Govt Bans Export Of Onions To Pre-Empt Inflation: What Will Happen Now?

The humble onion has a chequered political history, ever since Mrs Indira Gandhi used the rising prices of onions as a ruse to pull the plug off the Charan Singh government in 1979

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Anticipating a shortfall in the production and procurement of onion due to heavy rainfall, India, on Monday, banned the export of onions. Exports of this key cooking ingredient had shot up by 30 percent during the April-July period, this year.

The Directorate General of Foreign Trade (DGFT) released a notification prohibiting the export of all varieties of onions with immediate effect.

Prices of the bulb moved upward as flooding damaged Kharif crops planted before monsoon for harvest in autumn. The early-Kharif onion crop in Andhra Pradesh and Karnataka also got damaged due to flooding. This crop would have entered the market in early August.

Similarly, heavy rains in Gujarat, Maharashtra and Madhya Pradesh hit the quality of onions stored from the bumper Rabi harvest earlier this year.

(Both farmers and traders from Nashik, Maharashtra, have been encouraged to stock onions in innovative, low cost ventilated single row storage structures known as Kanda Chali. This helps them benefit from a higher price later in the year.)

As a result, the wholesale and retail onion prices have more than doubled in several markets as well as in major producing areas of the country over the last couple of weeks.

The ban is meant to be a pre-emptive move to stymie inflationary pressures as traders hoard the bulbs to explore more lucrative markets overseas.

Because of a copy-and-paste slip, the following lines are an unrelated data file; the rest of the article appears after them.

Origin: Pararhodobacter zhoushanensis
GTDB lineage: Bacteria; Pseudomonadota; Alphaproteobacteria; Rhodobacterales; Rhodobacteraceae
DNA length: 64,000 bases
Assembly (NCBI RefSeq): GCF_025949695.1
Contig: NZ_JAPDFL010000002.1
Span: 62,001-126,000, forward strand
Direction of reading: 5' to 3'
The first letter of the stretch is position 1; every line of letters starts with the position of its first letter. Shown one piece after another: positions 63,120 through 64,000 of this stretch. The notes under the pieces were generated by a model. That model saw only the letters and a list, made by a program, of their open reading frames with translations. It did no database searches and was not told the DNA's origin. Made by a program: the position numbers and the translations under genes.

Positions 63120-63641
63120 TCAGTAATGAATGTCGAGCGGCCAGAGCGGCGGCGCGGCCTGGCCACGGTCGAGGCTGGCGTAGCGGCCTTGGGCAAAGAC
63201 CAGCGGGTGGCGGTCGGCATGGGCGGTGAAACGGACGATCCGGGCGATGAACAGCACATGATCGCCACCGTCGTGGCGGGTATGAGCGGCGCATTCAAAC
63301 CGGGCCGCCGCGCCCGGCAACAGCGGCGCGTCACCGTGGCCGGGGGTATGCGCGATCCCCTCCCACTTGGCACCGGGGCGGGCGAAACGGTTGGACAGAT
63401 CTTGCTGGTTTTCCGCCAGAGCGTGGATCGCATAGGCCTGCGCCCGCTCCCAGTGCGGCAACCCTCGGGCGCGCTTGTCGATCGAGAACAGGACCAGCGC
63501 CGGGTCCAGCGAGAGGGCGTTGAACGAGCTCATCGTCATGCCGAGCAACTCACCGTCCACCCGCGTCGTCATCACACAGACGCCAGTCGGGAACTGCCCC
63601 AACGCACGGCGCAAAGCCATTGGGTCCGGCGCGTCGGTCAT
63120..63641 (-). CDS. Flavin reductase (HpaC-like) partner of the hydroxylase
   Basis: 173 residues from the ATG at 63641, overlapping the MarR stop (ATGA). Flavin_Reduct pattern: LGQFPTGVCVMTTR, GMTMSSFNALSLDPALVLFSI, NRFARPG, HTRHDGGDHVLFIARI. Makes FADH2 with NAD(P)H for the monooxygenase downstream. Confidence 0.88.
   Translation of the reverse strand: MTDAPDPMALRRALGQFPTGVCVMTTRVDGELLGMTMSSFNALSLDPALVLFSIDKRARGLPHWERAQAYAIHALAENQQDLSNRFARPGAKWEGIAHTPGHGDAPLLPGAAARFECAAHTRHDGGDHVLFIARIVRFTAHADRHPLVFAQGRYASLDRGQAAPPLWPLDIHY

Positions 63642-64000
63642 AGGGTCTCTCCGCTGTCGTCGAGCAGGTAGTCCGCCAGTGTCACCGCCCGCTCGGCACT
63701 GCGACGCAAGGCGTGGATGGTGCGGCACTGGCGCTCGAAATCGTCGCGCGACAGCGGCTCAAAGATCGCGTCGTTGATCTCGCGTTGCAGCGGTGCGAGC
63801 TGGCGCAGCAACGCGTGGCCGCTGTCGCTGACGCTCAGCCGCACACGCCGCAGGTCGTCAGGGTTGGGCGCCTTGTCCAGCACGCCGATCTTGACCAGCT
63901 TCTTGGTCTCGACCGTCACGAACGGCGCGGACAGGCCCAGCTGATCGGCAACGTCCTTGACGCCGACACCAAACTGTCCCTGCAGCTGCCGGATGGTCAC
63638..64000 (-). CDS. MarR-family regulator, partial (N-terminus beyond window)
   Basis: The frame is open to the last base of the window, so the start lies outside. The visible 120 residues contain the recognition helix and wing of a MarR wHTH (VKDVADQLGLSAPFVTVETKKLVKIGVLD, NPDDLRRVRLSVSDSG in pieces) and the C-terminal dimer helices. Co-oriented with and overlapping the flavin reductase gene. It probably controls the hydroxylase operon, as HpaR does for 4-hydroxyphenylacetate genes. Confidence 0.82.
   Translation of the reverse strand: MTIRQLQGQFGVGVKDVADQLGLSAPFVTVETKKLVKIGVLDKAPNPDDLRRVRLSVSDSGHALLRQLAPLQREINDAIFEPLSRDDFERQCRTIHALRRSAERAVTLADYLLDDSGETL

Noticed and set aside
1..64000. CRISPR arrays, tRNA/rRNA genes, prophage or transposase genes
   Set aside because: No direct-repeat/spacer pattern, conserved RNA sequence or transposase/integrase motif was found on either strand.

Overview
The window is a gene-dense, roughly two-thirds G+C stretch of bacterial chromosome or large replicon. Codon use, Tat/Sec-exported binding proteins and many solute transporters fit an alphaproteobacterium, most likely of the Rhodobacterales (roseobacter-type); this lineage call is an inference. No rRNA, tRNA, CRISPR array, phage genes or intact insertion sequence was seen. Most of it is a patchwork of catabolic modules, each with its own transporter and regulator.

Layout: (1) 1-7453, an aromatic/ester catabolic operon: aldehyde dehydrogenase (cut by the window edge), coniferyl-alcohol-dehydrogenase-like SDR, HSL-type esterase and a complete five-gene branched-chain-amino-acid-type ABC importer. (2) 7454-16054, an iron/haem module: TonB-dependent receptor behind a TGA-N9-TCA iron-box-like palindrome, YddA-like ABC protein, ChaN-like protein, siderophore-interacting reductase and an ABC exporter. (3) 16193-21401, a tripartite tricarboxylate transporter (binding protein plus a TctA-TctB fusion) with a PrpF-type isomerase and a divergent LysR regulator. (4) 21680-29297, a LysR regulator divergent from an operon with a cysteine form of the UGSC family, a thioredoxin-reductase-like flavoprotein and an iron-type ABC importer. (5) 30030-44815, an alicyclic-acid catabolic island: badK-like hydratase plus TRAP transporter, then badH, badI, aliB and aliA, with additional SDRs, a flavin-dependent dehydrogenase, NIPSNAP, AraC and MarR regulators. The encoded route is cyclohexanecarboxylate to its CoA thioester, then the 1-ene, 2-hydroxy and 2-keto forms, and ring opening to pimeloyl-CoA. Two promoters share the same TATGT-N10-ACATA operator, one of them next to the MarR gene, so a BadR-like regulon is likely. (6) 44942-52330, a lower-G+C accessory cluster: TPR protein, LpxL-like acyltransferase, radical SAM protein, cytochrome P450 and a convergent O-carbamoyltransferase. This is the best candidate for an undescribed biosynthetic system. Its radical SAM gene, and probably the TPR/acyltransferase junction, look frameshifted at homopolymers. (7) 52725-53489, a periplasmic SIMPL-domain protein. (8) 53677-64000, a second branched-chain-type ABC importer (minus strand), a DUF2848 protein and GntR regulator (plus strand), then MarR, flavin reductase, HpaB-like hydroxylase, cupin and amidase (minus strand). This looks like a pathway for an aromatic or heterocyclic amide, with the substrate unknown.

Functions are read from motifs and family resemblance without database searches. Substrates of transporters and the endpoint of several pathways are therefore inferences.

Such bans on the export of onions have become an annual affair. The government had banned the export of onions and imposed countrywide stock limits to bring down prices of onions that had soared ahead of state elections in Maharashtra and Haryana last year. The ostensible reason for the ban on exports was the galloping price of the commodity. The retail price of onion had touched Rs 80 a kg in Delhi due to supply disruptions after floods in some states. Later in the year, the prices hit Rs 160 for a kilo of onions in some parts of the country. The government went into a frenzy of imports that arrived just when the domestic harvests had begun.

China has a maximum surplus of onions in the region. With relationships frosty between the two neighbours, it is anyone’s guess what will happen if the Indian government asks the Chinese for onions.

The government’s move to ban the export of onion has huge political overtones. In 1979, the Charan Singh Government fell as the Congress party cited the rising prices of onions as an indicator of the common man’s hardship. Likewise, Sushma Swaraj faced a hostile electorate which threw her out of Delhi’s chief ministership in 1998.

 

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